by Ian Mann
September 26, 2022
An energetic and enthusiastic young band whose music embraces jazz, soul, funk and blues. Their singing and playing is first rate and the writing and arranging is also of high quality.
Freshly Cut Grass, Black Mountain Jazz, Melville Centre, Abergavenny, 25/09/2022
Lee Nathaniel (lead vocals), Owain Hughes (guitar, backing vocals), Ross Hicks (piano, keyboard), Joe Carpentier (tenor sax) Harry Archer (trombone), Joe Bentley (trumpet), Josh Sharp (electric bass), Tom Williams (drums).
In August 2022 I enjoyed an excellent performance by the Cardiff based octet Freshly Cut Grass at Brecon Jazz Festival. I was therefore looking forward to seeing them again at Black Mountain Jazz and the Abergavenny based club was rewarded with a very decent turnout for a young band with a growing reputation for its exciting live performances.
I’ve extracted some of the biographical below from my review of the Brecon performance, which can be read in full as part of my Festival coverage here;
The band is led by guitarist Owain Hughes and comprises of students and alumni of the Royal Welsh College of Music and Drama (RWCMD) in Cardiff. It was originally formed to play Hughes’ compositions for his final recital at RWCMD and continued to play together, building a considerable following in South Wales. FCG’s début album “Topiary” was recorded remotely by the band members during the 2020 Covid pandemic and released in February 2021. Hughes has cited his influences as including Frank Zappa, Snarky Puppy, Steely Dan, Grateful Dead and The Band.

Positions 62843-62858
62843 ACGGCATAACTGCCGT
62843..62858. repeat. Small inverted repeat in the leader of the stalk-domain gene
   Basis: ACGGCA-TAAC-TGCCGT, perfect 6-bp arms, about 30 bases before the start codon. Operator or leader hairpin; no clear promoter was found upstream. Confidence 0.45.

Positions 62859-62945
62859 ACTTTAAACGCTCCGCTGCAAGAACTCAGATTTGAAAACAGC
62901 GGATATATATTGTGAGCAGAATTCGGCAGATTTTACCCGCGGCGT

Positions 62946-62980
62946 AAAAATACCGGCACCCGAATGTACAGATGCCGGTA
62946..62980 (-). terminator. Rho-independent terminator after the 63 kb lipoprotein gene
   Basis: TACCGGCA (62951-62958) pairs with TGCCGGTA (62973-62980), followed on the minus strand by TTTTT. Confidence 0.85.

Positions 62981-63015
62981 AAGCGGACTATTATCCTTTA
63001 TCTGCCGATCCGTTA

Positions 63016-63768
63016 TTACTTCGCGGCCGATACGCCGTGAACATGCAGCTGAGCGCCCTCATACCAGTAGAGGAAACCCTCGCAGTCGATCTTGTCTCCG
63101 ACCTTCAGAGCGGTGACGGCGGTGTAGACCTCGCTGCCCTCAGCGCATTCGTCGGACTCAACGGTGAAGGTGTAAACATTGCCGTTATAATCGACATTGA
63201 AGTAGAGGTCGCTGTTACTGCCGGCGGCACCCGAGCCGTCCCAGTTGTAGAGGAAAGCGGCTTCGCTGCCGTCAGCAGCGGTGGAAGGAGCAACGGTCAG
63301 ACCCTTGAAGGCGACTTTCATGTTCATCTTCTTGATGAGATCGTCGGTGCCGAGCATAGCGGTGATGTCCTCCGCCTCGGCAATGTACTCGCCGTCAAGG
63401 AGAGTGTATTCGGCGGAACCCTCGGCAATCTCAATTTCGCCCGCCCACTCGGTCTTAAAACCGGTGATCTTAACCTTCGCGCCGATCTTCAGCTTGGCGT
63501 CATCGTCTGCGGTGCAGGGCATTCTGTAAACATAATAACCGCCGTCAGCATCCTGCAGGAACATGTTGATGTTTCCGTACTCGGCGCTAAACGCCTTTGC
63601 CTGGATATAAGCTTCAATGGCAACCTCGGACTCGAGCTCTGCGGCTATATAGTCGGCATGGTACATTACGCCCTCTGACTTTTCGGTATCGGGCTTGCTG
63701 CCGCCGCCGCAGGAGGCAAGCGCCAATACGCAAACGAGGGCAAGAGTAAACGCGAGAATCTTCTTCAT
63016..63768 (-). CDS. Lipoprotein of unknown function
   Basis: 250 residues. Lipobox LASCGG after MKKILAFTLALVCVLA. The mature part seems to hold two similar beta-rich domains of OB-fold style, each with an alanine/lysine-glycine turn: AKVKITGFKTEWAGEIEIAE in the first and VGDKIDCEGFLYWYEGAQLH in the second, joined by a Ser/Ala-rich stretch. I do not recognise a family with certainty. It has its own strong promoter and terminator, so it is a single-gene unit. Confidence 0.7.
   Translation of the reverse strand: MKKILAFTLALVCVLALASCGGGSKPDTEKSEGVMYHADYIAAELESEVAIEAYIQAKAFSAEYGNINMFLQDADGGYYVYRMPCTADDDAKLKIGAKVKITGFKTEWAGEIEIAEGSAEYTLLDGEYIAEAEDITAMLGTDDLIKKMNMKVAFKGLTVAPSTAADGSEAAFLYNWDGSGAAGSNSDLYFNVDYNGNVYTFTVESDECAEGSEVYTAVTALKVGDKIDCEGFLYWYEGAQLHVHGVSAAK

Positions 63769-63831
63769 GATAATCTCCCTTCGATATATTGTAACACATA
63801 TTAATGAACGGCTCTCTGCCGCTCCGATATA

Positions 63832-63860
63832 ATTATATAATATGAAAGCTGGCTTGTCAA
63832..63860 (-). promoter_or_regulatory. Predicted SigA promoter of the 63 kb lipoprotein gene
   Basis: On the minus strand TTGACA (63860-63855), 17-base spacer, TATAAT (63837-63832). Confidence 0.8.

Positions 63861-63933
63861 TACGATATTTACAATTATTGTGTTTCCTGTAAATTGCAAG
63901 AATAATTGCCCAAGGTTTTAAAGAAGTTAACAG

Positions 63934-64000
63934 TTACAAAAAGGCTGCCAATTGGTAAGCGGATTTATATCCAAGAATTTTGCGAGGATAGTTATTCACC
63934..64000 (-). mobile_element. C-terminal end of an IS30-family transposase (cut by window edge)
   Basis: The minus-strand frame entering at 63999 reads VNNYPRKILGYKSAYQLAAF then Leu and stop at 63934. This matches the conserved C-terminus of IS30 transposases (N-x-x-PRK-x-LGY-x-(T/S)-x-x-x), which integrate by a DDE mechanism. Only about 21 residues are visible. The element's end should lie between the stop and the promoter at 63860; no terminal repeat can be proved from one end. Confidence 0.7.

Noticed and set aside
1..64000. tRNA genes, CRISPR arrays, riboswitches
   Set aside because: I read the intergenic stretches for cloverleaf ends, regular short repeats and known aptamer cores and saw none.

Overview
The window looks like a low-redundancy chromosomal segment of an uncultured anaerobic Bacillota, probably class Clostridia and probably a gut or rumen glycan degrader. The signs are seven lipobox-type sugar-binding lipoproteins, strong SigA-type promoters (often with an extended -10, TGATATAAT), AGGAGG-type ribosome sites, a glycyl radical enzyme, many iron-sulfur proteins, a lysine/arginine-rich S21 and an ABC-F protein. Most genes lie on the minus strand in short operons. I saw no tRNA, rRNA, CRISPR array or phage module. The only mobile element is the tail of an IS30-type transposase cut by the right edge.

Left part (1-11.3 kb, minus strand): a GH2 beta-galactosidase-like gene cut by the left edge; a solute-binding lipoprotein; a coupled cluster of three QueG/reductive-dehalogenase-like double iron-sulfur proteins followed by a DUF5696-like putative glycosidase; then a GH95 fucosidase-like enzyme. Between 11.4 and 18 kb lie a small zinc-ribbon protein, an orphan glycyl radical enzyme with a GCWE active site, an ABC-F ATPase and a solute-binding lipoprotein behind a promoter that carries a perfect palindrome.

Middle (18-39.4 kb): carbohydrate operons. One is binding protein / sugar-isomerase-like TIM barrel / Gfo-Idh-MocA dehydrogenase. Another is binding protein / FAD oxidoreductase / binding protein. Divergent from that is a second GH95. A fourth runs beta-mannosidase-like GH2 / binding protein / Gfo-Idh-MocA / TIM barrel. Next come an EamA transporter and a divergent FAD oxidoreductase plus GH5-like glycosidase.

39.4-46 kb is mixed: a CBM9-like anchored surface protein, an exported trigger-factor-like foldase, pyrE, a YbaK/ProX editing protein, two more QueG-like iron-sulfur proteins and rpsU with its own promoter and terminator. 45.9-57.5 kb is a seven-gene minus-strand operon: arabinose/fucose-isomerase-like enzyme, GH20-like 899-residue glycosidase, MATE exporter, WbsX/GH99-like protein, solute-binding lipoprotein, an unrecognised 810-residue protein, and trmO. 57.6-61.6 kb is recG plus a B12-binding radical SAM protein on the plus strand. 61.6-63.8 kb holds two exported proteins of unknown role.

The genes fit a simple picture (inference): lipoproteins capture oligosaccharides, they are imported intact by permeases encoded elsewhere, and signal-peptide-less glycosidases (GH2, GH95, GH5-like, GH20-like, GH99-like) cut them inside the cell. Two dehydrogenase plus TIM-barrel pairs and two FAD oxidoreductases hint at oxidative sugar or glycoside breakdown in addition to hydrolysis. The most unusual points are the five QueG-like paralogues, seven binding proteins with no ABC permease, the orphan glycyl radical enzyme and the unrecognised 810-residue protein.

At Brecon the band’s performance explored the soul and funk ends of the jazz spectrum but tonight’s show also introduced a more pronounced blues ingredient. Their programme combines convincing original songs with well chosen covers with bandleader Hughes responsible for the compositions and arrangements.
The Abergavenny performance saw one line up change from Brecon with Harry Archer taking over from Cat Eden on trombone. The repertoire was broadly similar to that at Brecon with many of the same songs being played, but the two set format also allowed the band to add further interesting cover material to their repertoire.